|5th American Chess Congress (1880)|
The 5th American Chess Congress was held at the Manhattan Chess Club in New York City, the United States from January 6th to the 31st, 1880. Ten American chess masters and players participated in the nine double rounds of the main event. The participants included two-time US Chess Congress winner George Henry Mackenzie, 4th American Chess Congress (1876) runner-up Max Judd, the previous Congress participants James Congdon and Preston Ware, as well as Albert Cohnfeld, Eugene Delmar, James Grundy, Charles Moehle, John Ryan and Alexander Sellman. Each of the players gained entrance to the masters tournament via a $20 entry fee. Games began at 1 pm each day with a break for dinner between 5 and 7 pm, whereby the games resumed until 11 pm. Games were adjourned if the players could not reach a conclusion by midnight. The time control for the tournament was 15 moves an hour, with unspent time being carried over to the next time control. Sundays were reserved for rest days.
Manhattan Chess Club, New York, 6-31 January 1880
=1st Mackenzie ** 0½ 10 ½½ ½1 11 11 11 1½ 11 13½
=1st Grundy 1½ ** ½½ 10 1½ 11 1½ 01 11 11 13½
3rd Moehle 01 ½½ ** 0½ 1½ 10 11 11 11 11 13
4th Sellman ½½ 01 1½ ** 10 1½ 11 0½ 11 11 12½
5th Judd ½0 0½ 0½ 01 ** ½1 11 11 01 11 11
6th Delmar 00 00 01 0½ ½0 ** 11 11 ½1 11 9½
=7th Ryan 00 0½ 00 00 00 00 ** 11 01 11 5½
=7th Ware 00 10 00 1½ 00 00 00 ** ½1 1½ 5½
9th Congdon ½0 00 00 00 10 ½0 01 0½ ** 00 3½
10th Cohnfeld 00 00 00 00 00 00 00 0½ 11 ** 2½
The final of the event saw a tie for first between Mackenzie and Grundy. The rules stipulated in the event of a tie that a playoff match would follow with the grand prize going to the first player to win two games. Mackenzie defeated Grundy handily and claimed the prize of $500 and a gold medal to commemorate his victory. Grundy received $300 for second place, while Moehle received $200 for third, Sellman $100 for fourth, and Judd $50 for fifth. It was Mackenzie's third and final US Congress victory and cemented his legacy as one of the strongest chess players living and playing in the United States in the 19th century.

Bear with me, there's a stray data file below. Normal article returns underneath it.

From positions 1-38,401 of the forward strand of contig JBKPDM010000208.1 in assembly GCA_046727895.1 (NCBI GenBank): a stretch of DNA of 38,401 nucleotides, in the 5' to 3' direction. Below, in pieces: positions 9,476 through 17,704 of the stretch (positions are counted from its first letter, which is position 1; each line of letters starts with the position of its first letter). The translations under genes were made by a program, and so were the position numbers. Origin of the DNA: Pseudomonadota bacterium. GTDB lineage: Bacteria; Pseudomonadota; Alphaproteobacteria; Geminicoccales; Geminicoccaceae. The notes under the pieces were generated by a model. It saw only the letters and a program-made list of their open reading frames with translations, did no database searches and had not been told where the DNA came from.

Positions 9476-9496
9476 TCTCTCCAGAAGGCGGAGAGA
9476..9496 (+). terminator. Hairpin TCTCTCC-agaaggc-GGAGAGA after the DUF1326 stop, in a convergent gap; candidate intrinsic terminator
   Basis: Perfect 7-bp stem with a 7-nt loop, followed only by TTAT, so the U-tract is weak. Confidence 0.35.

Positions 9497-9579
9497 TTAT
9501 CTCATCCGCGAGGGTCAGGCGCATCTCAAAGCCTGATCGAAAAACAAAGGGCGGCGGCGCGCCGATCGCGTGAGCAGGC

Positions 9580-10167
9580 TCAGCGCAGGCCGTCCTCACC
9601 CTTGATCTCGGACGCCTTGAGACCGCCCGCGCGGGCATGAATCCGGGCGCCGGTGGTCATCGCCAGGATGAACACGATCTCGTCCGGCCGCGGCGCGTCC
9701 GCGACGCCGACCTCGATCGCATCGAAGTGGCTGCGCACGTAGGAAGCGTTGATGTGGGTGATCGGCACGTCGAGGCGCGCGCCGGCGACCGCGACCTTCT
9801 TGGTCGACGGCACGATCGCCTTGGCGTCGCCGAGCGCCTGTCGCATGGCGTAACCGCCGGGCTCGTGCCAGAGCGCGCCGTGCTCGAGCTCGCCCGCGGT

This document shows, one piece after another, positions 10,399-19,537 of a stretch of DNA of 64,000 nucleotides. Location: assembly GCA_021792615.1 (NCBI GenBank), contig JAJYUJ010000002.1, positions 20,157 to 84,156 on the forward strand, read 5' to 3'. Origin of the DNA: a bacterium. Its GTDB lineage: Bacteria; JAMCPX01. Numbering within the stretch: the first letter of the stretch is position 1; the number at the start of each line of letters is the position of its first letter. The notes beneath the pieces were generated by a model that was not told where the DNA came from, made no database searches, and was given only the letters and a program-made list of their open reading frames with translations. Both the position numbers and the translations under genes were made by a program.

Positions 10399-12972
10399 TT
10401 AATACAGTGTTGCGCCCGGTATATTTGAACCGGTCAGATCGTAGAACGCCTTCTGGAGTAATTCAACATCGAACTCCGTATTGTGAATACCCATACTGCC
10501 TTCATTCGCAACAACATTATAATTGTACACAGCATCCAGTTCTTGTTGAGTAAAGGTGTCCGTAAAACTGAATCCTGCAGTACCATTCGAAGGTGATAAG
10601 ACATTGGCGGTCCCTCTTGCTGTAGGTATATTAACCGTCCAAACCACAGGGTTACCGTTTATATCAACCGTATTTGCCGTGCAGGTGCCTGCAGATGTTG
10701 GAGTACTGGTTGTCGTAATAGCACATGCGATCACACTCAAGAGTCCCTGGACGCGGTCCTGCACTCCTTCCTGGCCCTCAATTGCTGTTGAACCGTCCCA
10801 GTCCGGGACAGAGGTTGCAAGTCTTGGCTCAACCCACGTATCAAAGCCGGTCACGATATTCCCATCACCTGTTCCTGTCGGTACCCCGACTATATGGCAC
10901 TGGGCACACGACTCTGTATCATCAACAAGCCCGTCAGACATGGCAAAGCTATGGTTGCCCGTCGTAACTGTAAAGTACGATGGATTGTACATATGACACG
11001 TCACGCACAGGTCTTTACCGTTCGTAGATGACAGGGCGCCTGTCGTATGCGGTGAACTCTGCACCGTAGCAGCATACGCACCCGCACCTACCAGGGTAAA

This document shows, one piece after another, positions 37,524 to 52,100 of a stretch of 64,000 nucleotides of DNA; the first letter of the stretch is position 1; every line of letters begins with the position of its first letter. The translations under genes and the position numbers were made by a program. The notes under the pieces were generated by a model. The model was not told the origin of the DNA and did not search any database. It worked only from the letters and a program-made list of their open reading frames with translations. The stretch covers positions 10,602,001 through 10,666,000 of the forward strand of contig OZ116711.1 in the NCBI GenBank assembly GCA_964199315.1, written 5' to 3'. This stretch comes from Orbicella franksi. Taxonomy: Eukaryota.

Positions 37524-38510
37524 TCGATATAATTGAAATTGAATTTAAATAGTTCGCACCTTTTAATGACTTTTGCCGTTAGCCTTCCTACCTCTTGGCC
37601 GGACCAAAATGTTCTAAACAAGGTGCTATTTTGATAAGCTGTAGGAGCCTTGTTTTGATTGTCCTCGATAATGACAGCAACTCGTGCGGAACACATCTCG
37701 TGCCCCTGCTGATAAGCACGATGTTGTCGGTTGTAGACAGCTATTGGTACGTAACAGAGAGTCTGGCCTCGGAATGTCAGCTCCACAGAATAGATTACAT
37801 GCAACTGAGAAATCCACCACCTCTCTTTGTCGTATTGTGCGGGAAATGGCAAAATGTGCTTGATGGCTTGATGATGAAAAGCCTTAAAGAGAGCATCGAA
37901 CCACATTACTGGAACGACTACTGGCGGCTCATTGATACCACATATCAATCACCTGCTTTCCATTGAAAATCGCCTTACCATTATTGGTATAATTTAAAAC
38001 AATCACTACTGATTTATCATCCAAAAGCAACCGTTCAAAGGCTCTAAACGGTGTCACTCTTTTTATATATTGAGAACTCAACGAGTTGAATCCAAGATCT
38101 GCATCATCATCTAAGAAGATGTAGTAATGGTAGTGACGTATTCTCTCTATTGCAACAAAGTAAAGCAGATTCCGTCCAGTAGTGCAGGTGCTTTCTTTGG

1st Mackenzie 1 1 2
2nd Grundy 0 0 0
The reputation of the Congress was shattered by an allegation of cheating. It was alleged that the Grundy and Preston Ware Jr. had fixed their game. Preston provided written testimony to the tournament committee that his final round opponent, Grundy, offered him $20 if he agreed to play for a draw so guaranteeing Grundy the second place prize money. Ware agreed, but complained that Grundy had instead beaten him and so tied for first. (1)
"A meeting of the Chess Association of the United States was held last evening at No. 60 East Fourteenth-street, to receive the report of the committee appointed to investigate charges of collusion against Messrs. Grundy and Ware, two of the contestants in the late chess tournament held in this City ... Mr Grundy ... denied the allegations made by Ware, and he said there was a conspiracy against him, in which one of the prominent members of the congress committee was implicated. The committee reported that..it believed the charges to be true ..." (2)
The account of the Congress by Charles A Gilberg provides many more details. His book was reprinted as The Fifth American Chess Congress New York 1880. Edition Olms, Zurich 1986. 555 pp. ISBN 3-283-00090-5.
(1) http://web.archive.org/web/20090530... and http://web.archive.org/web/20061027...
(2) New York Times, 8th March 1880, p.3.
Original collection: Game Collection: New York 1880, by User: suenteus po 147.
| page 1 of 4; games 1-25 of 92
| page 1 of 4; games 1-25 of 92
|Mar-30-16|| ||zanzibar: No mention of the Ware--Grundy controversy?! Hmmm...|
Actually, there's not been any commentary whatsoever about this tournament. Let's kick off with this quote from Soltis' <Chess Lists> p61
~<The 5th American Chess, held in NY in 1880, was a weak tournament and produced both a poor tournament book and an atrocious series of games. It is forgotten except for an incident in the final round...>
Soltis, master of understatement.
Actually, this incident is a little infamous, but not isolated. In the interest of fair play, Soltis also comments on Anderssen--Szen from <London (1851)>, a story I was unfamiliar with, plus a few others.
|Mar-30-16|| ||zanzibar: The Gilberg tb is available online:
|Mar-30-16|| ||zanzibar: PS- That link should probably find its way into the intro.|
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